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President Obama Selects Judge Sonia Sotomayor, a Judge with a Common Touch and Extensive Judicial Experience, to Replace Justice Souter on the Supreme Court

Last Saturday, President Barack Obama said that he wanted a Supreme Court nominee that had a “common touch” and empathy, who could “stand in somebody else's shoes and see through their eyes and get a sense of how the law might work or not work in practical day-to-day living."
He fulfilled that promise on May 26 with his selection of Judge Sonia Sotomayor of the United States Court of Appeals for the Second Circuit as his nominee to replace retiring Justice David Souter on the United States Supreme Court.
Judge Sotomayor was born of Puerto Rican descent in the Bronx, New York City. Her father passed away when she was 9 years old, and she was raised in a Bronx housing project by her mother, a nurse in a methadone clinic. She was inspired to become a judge by an episode of the Perry Mason show that she saw when she was 10 years old. In announcing her nomination, President Obama said that “She has never forgotten where she began,” and Judge Sotomayor responded that her goal has been to be viewed as an “ordinary person who has been blessed with extraordinary opportunities.”
Judge Sotomayor graduated from Princeton University and Yale Law School. Prior to assuming the bench, she was in private practice in New York City and served as an assistant district attorney for New York County. In 1992 she was nominated by President George Bush to the United States District Court for the Southern District of New York, and she was elevated to the Second Circuit by President Clinton in 1998.
Because all of the present justices of the Supreme Court had come from judicial backgrounds, President Obama had considered nominating an attorney who had a non-judicial background. While he did not go that route, he did meet his goal of increasing the diversity on the Court, selecting the third woman and first Hispanic for the Court.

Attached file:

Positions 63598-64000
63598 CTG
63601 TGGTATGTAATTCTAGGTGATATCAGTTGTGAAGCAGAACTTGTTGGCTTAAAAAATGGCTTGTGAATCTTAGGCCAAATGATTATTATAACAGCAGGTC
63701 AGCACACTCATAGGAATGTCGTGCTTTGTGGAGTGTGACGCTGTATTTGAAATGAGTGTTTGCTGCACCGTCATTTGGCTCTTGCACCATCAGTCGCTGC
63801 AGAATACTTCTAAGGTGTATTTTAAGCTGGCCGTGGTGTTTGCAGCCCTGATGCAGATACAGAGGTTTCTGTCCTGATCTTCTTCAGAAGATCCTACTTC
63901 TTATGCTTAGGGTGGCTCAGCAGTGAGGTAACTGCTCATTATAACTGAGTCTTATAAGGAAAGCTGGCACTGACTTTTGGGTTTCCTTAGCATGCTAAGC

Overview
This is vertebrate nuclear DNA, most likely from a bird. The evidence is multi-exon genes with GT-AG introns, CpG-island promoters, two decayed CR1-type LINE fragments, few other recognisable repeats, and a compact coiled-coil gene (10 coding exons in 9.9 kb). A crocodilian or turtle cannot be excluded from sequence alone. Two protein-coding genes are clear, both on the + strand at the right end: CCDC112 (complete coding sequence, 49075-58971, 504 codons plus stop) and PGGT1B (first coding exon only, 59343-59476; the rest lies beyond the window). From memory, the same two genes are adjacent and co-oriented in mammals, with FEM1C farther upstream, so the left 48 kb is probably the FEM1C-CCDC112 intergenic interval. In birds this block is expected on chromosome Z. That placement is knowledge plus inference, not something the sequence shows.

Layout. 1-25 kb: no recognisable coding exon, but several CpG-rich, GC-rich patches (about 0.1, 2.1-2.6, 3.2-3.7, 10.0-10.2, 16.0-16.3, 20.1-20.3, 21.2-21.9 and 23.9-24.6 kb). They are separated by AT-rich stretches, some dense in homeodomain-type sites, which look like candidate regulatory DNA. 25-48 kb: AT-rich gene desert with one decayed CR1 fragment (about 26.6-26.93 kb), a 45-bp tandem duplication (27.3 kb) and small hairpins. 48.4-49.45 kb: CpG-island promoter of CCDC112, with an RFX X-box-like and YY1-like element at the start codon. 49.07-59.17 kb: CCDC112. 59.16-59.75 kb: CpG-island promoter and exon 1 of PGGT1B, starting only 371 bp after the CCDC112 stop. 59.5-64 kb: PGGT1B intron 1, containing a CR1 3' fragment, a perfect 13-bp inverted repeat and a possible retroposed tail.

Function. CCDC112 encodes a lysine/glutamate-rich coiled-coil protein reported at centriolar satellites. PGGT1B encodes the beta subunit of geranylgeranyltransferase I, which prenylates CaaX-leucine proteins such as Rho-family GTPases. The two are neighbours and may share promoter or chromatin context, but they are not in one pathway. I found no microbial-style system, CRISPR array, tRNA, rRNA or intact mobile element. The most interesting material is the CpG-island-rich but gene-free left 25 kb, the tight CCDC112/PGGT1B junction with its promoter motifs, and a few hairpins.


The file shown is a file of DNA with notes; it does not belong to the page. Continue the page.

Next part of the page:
Although Judge Sotomayor has not authored any significant opinions on abortion, which is often the most contentious topic in Senate confirmation hearings, she has authored a number of high profile opinions. She is probably best known for her 1995 decision involving the litigation between Major League Baseball’s owners and players, Silverman v. Major League Baseball Player Relations Comm., 880 F. Supp. 246 (S.D.N.Y. 1995), in which she found that the owners had engaged in unfair labor practices. She has ruled on cases involving the movie Philadelphia in Cavagnuolo v. Rudin, 1996 U.S. Dist. LEXIS 2025 (S.D.N.Y. Feb. 16, 1996) and the television show Seinfeld in Castle Rock Entertainment v. Carol Publ. Group, 955 F. Supp. 260 (S.D.N.Y. 1997), ordered the release of the suicide note of Clinton Presidential Counselor Vince Foster in Dow Jones & Co. v. United States Dep't of Justice, 880 F. Supp. 145 (S.D.N.Y. 1995), and upheld the clause in the National Football League’s labor collective bargaining agreement that prohibited the drafting of college underclassmen in Clarett v. NFL, 369 F.3d 124 (2d Cir. N.Y. 2004).
A sampling of recent constitutional decisions by Judge Sotomayor includes the upholding of a security and search policy for passenger ferries under the Maritime Transportation Security Act in Cassidy v. Chertoff, 471 F.3d 67, 70 (2d Cir. Vt. 2006), the denial of qualified immunity to certain state and local officials in litigation involving a demonstration by Native Americans along an Interstate highway in Papineau v. Parmley, 465 F.3d 46 (2d Cir. 2006), the finding that a murder defendant was not entitled to a writ of habeas corpus because he did not have an absolute right to confer with his attorney during the midday recesses in his trial in Serrano v. Fischer, 412 F.3d 292 (2d Cir. N.Y. 2005), and a ruling that a Muslim inmate had a 42 U.S.C.S. § 1983 civil rights claim that survived summary judgment in an action that challenged a prison’s refusal to serve the inmate a particular religious meal in Ford v. McGinnis, 352 F.3d 582 (2d Cir. N.Y. 2003).
Although Republicans in the Senate will scrutinize Judge Sotomayor’s selection, her nomination is expected to be approved. She was first appointed to the bench by a Republican president, has been approved twice by the Senate, and was approved 67-29 by a Republican controlled Senate to her present position in 1998.